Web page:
The story unfolds as a character piece, told in a non-linear form, so we can get to know this quartet of talented actors by seeing them as they have fun leading up to that fateful night when everything goes wrong and then watching their lives fill with torment afterwards. Telling a story in this manner would normally lose the viewer, but the presence of these talented actors keeps the whole thing afloat, and the tense editing and story beats make you ask questions right up to the end, with the truth being surprising and shocking, yet believable when it is finally revealed.

As I said, the acting here is top tier. Joel Edgerton is rock solid as a loving husband wrought with guilt over what transpired on the getaway. He is the foundation everything else is built around, and though at times I get distracted at how much the actor looks like Conan O’Brien, his presence here has an intensity that few actors are able to convey. Teresa Palmer surprised me at how likable she was in WARM BODIES. Here she is equal parts beautiful and haunted, making what could be a shallow character into a complex soul. Though I haven’t seen Felicity Price in anything else, she is solid here as someone struggling with a sense of betrayal and facing a dark unknown. Her descent in this film is most tragic and most heartfelt. And Anthony Starr, who plays such a badass on BANSHEE, shows a lighthearted side that I didn’t think the actor possessed and really makes me want to see more of this guy in BANSHEE and in other films.

Hitchcockian in set up, WISH YOU WERE HERE is a compelling mystery that will lead you along by the nose and wrench the heart. The deft way in which director Kieran Darcy-Smith handles this intricate tale of guilt and betrayal makes me want to pay close attention to what the director has up his sleeve next for us.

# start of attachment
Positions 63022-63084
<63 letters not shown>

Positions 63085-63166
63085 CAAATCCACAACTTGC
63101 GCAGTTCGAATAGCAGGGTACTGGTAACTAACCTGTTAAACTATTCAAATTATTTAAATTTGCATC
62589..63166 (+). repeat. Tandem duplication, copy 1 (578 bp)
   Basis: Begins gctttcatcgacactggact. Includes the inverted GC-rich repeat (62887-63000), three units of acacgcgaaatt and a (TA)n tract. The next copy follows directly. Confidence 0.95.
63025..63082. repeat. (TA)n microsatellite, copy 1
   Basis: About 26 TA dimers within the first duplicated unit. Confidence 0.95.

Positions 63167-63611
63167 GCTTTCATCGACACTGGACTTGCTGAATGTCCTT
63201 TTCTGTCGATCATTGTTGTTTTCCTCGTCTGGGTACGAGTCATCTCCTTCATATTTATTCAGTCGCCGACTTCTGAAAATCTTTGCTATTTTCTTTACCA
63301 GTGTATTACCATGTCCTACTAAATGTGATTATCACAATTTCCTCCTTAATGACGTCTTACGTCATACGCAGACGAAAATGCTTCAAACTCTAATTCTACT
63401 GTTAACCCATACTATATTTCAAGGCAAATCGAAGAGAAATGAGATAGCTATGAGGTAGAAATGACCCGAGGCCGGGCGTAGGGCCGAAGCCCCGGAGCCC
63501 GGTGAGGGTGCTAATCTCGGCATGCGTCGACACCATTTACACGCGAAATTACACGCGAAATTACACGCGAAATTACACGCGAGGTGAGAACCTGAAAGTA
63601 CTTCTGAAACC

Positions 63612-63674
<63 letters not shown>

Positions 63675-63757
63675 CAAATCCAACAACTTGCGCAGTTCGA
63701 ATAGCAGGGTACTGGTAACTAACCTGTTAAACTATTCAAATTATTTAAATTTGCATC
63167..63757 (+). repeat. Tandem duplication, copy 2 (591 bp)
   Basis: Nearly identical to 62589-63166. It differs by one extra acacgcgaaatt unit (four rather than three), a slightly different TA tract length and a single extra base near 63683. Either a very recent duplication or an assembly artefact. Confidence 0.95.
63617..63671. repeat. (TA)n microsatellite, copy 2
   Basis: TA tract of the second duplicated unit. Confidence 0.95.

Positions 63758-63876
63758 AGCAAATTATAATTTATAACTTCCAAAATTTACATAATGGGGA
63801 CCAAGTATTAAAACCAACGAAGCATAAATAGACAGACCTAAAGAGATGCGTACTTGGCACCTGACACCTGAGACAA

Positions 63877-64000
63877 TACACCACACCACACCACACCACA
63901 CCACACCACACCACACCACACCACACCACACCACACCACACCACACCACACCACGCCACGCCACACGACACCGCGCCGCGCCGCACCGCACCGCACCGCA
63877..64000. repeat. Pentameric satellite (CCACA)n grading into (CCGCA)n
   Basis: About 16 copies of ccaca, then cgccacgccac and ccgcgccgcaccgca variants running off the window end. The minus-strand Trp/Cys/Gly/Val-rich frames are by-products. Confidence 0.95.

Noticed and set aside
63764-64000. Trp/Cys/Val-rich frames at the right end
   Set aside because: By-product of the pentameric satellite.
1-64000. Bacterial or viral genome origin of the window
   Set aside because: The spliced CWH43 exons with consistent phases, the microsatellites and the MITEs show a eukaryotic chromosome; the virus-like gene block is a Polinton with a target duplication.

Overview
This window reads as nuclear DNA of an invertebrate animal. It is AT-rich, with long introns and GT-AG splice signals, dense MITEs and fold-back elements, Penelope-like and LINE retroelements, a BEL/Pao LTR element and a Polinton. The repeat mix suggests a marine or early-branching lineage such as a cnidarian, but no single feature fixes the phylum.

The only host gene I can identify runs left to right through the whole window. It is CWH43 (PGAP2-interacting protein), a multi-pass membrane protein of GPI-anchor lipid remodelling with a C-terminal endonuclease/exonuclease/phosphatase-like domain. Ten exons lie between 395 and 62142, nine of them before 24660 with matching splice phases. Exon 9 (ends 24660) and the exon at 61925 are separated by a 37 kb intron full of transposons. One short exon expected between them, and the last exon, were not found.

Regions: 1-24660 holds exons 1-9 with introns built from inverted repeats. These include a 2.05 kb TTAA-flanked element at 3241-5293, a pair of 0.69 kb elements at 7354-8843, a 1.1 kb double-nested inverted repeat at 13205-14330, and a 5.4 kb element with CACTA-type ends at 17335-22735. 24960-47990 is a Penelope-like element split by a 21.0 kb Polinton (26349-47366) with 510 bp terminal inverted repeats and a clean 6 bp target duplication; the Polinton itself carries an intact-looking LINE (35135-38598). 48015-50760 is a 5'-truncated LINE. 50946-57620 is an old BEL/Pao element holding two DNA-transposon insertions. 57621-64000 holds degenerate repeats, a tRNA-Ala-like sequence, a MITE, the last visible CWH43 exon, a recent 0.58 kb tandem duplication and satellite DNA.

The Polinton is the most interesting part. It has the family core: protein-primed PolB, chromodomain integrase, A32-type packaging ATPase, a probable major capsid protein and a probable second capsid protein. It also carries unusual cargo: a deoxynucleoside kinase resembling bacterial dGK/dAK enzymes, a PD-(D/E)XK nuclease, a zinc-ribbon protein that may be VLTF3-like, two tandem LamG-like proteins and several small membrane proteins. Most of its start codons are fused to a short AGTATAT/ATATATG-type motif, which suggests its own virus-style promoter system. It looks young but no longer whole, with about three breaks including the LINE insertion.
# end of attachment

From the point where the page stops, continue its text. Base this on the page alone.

Available on DVD/BluRay this week! (Find this film on Netflix here!)


Directed by Richard Raaphorst
Written by Chris W. Mitchell, Richard Raaphorst, Miguel Tejada-Flores, inspired by the works of Mary Shelley
Starring Karel Roden, Alexander Mercury,Joshua Sasse, Robert Gwilym, Luke Newberry, Hon Ping Tang, Andrei Zayats, Mark Stevenson, Cristina Catalina, Jan de Lukowicz, Zdenek Barinka
Find out more about this film here and on Facebook here
Reviewed by Ambush Bug

Let me start off by stating the obvious: FRANKENSTEIN’S ARMY is set during the final days of World War II as Russian troops make their way through Europe battling Nazis. During this excursion, one Russian soldier is documenting the whole thing via a handheld video camera. Now I believe, though hand held cameras of this sort did exist at the time, it was not able to capture color footage with sound. Maybe I’m completely incorrect, but I don’t think the technology to actually film the events that occur in this film actually existed. Still, this is a found footage film in color with sound set during World War II, so if that bothers you to the point where you dismiss the film, then so be it. I was able to accept this technological inconsistency and was able to press on despite it, and if you’re able to suspend your disbelief as well, you might come out the other end of FRANKENSTEIN’S ARMY enjoying the experience.

Had the filmmakers gone the route of WAR OF THE WORLDS: THE TRUE STORY (which I reviewed here a few weeks ago) and filmed the movie in more of a film stock more authentic to the era, I think the feeling of ingenuity would have been less so. Sure, black and white movies have to be SCHINDLER’S LIST or THE ARTIST to be taken seriously these days, but I feel I would have bought into the premise of the film a little better had the extra mile been taken with this found footage film. But again, that’s not the route taken by the filmmakers and I’ll just have to move past it.

The story basically follows a group of Russian soldiers as they stumble into a facility which serves as Victor Frankenstein’s lab. Vic’s been busy working for the Nazis, and the troops soon find out exactly what his experiments have spawned. As the cameraman and the rest of the troops try to make it out of the facility to survive, the camera captures some pretty impressive monsters along the way and that’s where FRANKENSTEIN’S ARMY shines.

There is a lot of practical ingenuity and elbow grease put into the monster effects of FRANKENSTEIN’S ARMY. Sporting names like Burned Match Man and Mosquito, the monstrosities that lurk the halls of Frankenstein’s lab are the stuff of techno-flesh nightmare. Seeing the way body parts have been grafted with weaponized mechanics is something to behold, and each of the monsters seems to have a lot of attention paid to them. Being practical effects, it adds an extra layer of horror as these characters interact with the environment and actors around them in a manner CG just can’t replicate.